- Our work
Uganda is a country rich in biodiversity, however human-wildlife conflict, resource dependency and population growth are placing huge pressure on its natural resources, including its national parks which are home to the critically endangered mountain gorilla.
In response to this, the Poverty and Conservation Learning Group (PCLG) established its first national group, the Uganda Poverty and Conservation Learning Group (U-PCLG) in 2011, to bring together Ugandan conservation and development practitioners to share their experiences and to work together to better inform policy and practice.
Whilst working towards the broader aims of the PCLG, the team is:
Using Bwindi Impenetrable National Park as a case study, PCLG members are involved in a project to explore the current limitations of integrated conservation and development (ICD) programmes and to suggest improvements. The project also includes a capacity development component to help Uganda PCLG members to better inform conservation and development policy and practice.
This Darwin Initiative-funded project started in 2012 and runs until April 2015.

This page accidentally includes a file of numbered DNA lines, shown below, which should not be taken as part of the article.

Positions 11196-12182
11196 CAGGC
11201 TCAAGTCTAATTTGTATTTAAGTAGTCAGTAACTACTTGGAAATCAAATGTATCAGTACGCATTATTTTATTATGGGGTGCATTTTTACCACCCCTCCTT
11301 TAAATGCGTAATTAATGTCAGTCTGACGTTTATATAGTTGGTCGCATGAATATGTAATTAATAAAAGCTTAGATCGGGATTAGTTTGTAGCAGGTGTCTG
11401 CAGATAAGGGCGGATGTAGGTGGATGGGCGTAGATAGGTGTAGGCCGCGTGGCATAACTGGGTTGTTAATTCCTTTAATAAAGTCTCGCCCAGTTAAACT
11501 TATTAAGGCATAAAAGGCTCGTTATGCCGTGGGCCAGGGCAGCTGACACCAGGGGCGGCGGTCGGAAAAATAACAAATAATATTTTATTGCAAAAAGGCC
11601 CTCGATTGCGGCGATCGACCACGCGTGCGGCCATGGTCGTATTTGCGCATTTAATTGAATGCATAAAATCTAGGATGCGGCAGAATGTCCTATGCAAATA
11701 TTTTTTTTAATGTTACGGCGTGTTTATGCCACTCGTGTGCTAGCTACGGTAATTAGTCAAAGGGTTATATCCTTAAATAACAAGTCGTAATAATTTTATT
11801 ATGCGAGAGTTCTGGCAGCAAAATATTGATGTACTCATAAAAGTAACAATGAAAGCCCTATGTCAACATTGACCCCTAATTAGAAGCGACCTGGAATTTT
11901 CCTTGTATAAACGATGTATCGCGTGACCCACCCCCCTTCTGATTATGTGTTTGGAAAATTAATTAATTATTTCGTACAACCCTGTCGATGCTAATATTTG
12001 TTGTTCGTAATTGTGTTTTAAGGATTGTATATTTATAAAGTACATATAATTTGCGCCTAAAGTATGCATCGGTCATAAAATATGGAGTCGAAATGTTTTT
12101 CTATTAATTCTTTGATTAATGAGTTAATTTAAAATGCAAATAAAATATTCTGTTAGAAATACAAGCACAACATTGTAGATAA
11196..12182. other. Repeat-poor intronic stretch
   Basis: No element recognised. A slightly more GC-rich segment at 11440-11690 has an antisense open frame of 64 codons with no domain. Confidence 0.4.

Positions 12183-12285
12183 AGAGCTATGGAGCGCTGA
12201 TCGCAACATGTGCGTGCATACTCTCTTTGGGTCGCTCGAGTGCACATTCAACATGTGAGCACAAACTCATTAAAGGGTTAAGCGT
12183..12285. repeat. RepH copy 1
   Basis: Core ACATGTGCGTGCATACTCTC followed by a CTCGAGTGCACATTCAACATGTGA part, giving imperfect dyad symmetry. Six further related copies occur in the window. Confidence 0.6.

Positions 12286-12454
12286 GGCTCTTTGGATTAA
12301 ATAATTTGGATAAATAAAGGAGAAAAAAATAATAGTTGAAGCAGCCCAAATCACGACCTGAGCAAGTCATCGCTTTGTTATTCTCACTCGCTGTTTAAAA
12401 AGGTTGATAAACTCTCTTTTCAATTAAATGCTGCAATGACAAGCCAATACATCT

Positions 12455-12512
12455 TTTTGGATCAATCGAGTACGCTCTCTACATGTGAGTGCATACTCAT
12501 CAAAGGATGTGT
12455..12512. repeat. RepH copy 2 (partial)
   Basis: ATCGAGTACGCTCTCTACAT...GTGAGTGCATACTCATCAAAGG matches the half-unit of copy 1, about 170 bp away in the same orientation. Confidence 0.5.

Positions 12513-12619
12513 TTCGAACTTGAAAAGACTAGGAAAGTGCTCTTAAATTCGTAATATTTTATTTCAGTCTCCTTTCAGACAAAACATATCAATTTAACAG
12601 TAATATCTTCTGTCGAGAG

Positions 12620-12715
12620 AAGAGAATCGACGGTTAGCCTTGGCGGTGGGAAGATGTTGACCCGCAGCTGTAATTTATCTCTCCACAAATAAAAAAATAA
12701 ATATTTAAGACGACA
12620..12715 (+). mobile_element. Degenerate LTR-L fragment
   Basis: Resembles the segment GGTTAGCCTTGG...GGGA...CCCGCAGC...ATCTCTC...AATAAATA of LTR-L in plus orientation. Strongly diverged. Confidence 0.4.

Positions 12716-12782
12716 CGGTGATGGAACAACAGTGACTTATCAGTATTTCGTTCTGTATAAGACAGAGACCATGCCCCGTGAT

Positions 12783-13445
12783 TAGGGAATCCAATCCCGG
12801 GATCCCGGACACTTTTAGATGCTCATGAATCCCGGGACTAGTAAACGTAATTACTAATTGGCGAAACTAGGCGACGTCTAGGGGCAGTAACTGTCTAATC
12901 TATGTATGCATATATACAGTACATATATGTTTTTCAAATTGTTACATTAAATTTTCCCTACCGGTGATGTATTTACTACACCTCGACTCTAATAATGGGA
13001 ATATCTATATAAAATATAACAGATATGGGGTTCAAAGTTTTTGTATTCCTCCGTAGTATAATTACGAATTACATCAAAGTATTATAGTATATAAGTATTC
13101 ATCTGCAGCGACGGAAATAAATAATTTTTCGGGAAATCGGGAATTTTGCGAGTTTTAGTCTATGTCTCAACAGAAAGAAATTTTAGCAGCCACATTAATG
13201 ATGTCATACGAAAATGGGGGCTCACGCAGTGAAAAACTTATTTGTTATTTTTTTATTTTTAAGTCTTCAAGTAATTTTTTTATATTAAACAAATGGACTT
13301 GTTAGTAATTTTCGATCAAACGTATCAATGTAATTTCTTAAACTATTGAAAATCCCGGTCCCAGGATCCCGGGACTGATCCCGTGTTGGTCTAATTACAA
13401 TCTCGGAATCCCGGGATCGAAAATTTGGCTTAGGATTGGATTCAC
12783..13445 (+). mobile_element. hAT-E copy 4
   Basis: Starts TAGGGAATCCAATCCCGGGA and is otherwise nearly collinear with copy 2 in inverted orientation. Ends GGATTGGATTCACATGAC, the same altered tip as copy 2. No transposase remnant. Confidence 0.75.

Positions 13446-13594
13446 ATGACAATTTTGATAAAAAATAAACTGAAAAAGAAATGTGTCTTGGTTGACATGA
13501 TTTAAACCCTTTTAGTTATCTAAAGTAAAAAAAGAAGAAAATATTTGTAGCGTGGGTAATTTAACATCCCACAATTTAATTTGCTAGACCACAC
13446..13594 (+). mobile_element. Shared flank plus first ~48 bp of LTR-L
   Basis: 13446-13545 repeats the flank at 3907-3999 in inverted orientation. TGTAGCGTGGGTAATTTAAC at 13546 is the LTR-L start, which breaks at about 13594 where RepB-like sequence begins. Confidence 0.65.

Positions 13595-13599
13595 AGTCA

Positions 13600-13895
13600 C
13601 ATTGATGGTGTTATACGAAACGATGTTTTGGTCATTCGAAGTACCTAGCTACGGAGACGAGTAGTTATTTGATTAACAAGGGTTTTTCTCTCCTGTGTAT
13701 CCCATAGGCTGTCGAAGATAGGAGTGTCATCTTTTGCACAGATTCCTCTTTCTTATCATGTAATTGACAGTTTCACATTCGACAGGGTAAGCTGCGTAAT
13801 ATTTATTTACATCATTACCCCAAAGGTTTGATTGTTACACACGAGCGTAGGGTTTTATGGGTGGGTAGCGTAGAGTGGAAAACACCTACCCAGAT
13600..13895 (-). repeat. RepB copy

Uganda PCLG is one of the beneficiaries of wider support provided to the PCLG by the Arcus Foundation. Under this grant, U-PCLG is further strengthening its relationships with development organisations, private sector, parliamentarians and other institutions that influence investment decisions in great ape ranges.
This project started in April 2013 and runs to April 2015.
For more information about U-PCLG (including how to join for those based in Uganda), please contact the group’s coordinator, Dr Panta Kasoma (firstname.lastname@example.org), or the assistant coordinator Joel Markmorris Wako (email@example.com).
Research to Policy - Building Capacity for Conservation through Poverty Alleviation in Uganda is a project funded by the UK Government's Darwin Initiative with co-funding from UK aid. However, the views expressed herewith do not necessarily reflect the views of the UK Government.
The Uganda-PCLG's thematic work on great apes is funded by the Arcus Foundation.